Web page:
We know very little about early Braunston. A narrow outcrop of high ground points westwards from the Northamptonshire uplands upon which Braunston has developed. The ridge juts out across the flat plain of Warwickshire where once a vast inland sea, known as Harrison’s Lake, lapped the shores of the high ground. Fresh water flowed from springs and down the Bragborough stream. There was a commanding position from this ridge and it is reasonable to believe that pre-historic man would have found it to be a good place to live.
The name Braunston was originally Brandestone, the homestead of Brand, possibly a settler from Germany in the 6th Century. In 956, King Eadwig granted land here to one of his noblemen. In 1086 The Domesday Book recorded that “Walter de Ainscourt holds of the King three and a half hides (1) in Brandestone …… there is land for 9 ploughs and 13 villeins (2) and 4 bordars ()4) have 4 ploughs: there is a mill rendering 2 shillings (10p) and 8 acres of meadow and 1 acre of wood… it was worth 20 shillings (£1), it is now worth £4.10s. (£4.50p)”
King William I granted estates or ‘Manors’ to his tenants–in-chief to recompense them for the service given to him. These estates could be sub-let, or passed on marriage to other families. The Manor of Braunston passed to the Trussebot family early in the 13th century, being divided between three heiresses: Hilary, Agatha and Roesia. Roesia married Everard de Ros, a knight in Royal Service. William de Ros. (the 4th Baron) fought at Crecy in 1346 and went on a Pilgrimage to the Holy Land where he died in 1352. The stone effigy of a cross-legged knight in Braunston Church is thought to be that of William de Ros.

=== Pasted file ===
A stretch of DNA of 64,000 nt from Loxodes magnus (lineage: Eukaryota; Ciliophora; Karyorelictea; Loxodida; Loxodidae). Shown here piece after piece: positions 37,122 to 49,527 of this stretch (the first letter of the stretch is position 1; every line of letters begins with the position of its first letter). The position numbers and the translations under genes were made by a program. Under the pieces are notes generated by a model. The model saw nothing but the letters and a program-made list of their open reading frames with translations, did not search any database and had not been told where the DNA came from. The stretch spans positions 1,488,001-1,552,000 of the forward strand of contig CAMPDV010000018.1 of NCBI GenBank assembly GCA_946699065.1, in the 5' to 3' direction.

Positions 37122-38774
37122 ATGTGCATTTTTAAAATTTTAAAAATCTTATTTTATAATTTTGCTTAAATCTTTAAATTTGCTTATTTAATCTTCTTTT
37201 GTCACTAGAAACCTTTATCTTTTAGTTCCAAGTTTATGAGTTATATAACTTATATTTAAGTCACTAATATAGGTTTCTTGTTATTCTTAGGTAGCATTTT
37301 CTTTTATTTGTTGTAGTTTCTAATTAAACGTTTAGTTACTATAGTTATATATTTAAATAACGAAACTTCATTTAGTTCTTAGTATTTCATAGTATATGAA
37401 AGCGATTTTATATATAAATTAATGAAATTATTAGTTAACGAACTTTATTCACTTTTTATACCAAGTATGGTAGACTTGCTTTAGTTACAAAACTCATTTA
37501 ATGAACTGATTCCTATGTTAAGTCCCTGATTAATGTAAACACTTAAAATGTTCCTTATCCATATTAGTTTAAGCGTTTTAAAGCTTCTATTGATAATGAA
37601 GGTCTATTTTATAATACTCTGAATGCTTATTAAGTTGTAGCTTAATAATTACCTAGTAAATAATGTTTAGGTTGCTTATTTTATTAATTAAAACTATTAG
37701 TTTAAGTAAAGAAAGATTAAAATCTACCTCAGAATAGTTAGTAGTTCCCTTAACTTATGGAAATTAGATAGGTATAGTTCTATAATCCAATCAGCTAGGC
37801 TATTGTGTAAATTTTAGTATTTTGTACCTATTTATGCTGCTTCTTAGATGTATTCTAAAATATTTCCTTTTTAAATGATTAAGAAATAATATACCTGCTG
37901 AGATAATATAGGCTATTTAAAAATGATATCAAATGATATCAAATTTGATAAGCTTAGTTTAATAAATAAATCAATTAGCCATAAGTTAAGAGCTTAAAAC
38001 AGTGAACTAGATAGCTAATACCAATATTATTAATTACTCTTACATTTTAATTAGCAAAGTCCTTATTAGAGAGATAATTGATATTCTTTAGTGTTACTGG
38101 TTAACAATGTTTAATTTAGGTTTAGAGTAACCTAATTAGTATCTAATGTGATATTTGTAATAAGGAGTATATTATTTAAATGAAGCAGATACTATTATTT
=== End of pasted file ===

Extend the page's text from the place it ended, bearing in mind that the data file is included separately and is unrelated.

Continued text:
The last Baron de Ros was Edmund. On his death, the Manor passed to Thomas Manners, Cupbearer to King Henry VIII, but was sold in 1554 to Gregory Isham of Pytchley, subsequently passing to his son Euseby. The will of Gregory Isham described the Manor House in Braunston where he stored wool for sale; the list of rooms in the house corresponds to the original parts of Tudor House in the High Street but without the timbered wing.
In mediaeval times, land around Braunston would have been farmed by the open field system; individuals were allocated single strips in the three large unfenced fields. The strips were about 220 yards long and about 8 yards wide, and cultivated on a three-year rotation with the third year fallow. Ploughing these strips resulted in the ridge and furrow effect seen in many of the fields around Braunston today. Livestock was grazed on the uncultivated land in the fallow year and on the commons and wastes which surrounded the open fields. The village of Braunston continued as a farming community until comparatively recent times. Indeed, the date stones on some houses are evidence of the building of stone farmhouses in the 17th and 18th centuries.
The rural way of life changed little until the coming of the canals at the end of the 18th century. The turnpike road from London to Chester (now the A45) carried fast coaches and slower wagons. In 1895, a branch line of the London- to- Birmingham railway was completed running from Weedon to Leamington Spa with a station at Braunston.